Believe it if you want, but the claims about fossilized wood have proven to be false before too.  I get the sense that Durupinar has been mis-identified as Noah's Ark for centuries.  Face facts.  There would be immense global evidence in the geological record of Noah's flood if it ever happened.  There is no such evidence.  If we suppose that Noah's Flood occurred at the end of the last Ice Age, which is at least plausible, then it might relate to the mass flooding of the Tigris-Euprhates River system and the creation of the Persian Gulf.  That was the biggest flooding event in the Middle East, and it would have been before recorded history, but might be recorded in oral history as the Utnapishtim's Flood myth, which is the template for the Noah myth.  What we can say with certainty is that the flood waters simply could not rise to the level of Mount Ararat, let alone anywhere near its summit. where the Durupinar site is located.  The claim is simply impossible.  Durupinar is a boat-shaped natural formation which was likely known and incorporated into the myth very early on by the people of the region.  This happens all the time. For example:  In Australian Aboriginal myths, the Koories read the tracks of mythological creatures like the Rainbow Serpent or the ancestor spirit of all Kangaroos leaving their tracks and foraging marks on the land.  The Norse used to see the faces and limbs of fallen giants and the acts of gods in their landscape and they became part of their myths too.  In the pre-scientific world, the mythologizing of the landscape was a very normal practice, and that is what Durupinar is.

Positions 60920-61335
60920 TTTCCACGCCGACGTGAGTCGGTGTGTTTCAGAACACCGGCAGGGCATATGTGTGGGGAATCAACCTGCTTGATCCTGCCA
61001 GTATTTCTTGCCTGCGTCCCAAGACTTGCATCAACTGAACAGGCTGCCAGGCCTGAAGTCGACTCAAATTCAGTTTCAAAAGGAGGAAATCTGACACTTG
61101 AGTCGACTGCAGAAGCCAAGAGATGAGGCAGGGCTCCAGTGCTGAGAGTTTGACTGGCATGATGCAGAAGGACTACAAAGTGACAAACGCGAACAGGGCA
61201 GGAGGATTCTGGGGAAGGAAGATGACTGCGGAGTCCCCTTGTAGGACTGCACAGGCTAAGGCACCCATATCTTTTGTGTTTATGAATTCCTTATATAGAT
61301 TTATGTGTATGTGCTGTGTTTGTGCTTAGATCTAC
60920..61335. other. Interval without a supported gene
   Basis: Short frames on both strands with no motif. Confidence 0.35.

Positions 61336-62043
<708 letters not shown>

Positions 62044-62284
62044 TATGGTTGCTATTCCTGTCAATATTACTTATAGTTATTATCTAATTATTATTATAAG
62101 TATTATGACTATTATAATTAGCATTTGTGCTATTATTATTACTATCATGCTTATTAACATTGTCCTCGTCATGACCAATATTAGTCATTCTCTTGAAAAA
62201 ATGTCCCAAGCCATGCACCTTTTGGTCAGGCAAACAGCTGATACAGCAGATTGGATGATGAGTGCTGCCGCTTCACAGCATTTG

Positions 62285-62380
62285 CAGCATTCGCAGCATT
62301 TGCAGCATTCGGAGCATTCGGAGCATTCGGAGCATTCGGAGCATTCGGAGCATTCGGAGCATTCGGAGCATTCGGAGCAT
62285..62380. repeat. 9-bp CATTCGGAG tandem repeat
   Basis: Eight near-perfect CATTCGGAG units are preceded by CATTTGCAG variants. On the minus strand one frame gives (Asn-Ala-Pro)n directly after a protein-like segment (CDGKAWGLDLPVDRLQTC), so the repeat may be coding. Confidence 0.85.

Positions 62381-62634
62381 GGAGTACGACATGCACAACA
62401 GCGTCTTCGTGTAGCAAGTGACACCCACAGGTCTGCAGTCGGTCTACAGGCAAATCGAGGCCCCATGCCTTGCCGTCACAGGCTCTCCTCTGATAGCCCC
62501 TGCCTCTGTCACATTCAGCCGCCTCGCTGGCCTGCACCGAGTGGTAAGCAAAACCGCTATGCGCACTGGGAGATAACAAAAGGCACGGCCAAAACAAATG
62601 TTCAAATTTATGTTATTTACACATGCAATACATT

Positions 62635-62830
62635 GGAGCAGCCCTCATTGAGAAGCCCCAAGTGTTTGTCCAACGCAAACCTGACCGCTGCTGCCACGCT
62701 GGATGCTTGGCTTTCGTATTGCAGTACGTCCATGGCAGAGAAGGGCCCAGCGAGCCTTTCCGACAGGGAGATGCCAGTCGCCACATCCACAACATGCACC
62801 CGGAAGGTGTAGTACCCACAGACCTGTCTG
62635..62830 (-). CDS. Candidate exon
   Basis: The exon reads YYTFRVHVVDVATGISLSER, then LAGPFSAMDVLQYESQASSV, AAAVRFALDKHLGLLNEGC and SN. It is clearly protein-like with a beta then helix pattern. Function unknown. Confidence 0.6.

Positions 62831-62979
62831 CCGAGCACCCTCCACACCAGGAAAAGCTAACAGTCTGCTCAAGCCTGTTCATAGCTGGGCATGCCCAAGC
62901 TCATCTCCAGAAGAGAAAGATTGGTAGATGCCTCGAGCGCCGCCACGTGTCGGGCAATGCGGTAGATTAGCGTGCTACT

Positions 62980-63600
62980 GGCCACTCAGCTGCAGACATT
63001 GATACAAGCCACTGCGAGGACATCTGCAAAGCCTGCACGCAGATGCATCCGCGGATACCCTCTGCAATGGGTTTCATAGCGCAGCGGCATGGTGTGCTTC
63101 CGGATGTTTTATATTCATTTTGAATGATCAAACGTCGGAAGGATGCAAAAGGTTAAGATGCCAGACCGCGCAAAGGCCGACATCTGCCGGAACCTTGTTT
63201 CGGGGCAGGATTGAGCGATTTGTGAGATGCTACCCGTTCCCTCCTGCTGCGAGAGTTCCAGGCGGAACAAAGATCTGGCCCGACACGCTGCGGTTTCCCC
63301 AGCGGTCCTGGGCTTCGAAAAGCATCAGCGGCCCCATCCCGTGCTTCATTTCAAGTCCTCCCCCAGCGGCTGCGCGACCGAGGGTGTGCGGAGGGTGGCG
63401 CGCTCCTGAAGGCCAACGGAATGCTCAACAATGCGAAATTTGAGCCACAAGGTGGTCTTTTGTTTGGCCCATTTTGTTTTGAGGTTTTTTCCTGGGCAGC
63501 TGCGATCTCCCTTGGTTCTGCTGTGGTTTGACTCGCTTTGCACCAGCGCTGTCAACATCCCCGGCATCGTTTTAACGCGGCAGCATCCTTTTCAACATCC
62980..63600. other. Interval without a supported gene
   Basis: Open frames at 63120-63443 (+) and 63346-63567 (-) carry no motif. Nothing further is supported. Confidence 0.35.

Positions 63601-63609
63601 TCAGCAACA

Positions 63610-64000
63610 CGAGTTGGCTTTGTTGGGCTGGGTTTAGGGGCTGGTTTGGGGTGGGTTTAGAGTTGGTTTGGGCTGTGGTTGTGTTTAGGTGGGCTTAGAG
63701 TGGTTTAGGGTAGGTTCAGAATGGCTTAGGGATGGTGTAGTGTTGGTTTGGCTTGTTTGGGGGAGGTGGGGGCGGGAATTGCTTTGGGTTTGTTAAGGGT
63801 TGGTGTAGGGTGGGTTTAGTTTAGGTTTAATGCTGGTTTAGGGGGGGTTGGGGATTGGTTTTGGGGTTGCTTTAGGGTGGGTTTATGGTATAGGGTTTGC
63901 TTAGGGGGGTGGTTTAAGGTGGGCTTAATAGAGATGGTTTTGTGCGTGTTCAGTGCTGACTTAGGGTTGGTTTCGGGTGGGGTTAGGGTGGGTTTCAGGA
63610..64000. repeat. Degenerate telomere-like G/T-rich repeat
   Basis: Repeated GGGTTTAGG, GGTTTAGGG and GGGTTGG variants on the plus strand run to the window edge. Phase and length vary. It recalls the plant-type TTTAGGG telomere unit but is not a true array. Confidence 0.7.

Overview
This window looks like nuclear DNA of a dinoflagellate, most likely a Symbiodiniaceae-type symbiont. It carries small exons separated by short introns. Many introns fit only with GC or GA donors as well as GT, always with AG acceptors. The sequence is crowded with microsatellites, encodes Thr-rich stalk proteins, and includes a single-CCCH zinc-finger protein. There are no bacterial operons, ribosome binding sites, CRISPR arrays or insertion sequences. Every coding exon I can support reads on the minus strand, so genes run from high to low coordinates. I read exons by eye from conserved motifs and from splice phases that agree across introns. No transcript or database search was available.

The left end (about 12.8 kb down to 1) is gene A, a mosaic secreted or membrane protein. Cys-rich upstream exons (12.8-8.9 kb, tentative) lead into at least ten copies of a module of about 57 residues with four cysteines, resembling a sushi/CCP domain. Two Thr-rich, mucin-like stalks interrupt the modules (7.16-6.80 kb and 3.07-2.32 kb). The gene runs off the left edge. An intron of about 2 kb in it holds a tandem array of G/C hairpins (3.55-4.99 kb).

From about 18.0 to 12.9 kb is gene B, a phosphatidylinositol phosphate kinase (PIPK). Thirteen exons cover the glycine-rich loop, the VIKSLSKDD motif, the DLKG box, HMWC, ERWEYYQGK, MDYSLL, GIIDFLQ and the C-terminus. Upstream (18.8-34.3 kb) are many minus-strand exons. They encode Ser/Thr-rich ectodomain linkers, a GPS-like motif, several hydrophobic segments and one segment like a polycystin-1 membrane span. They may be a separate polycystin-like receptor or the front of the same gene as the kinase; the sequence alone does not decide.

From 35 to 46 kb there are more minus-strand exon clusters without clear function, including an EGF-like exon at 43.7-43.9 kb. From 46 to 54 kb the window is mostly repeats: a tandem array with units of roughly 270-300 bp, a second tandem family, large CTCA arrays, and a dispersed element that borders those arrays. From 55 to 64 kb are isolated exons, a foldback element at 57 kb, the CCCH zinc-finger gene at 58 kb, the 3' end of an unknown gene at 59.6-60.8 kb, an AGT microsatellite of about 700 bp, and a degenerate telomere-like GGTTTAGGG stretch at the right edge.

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5 hours ago, Alchopwn said: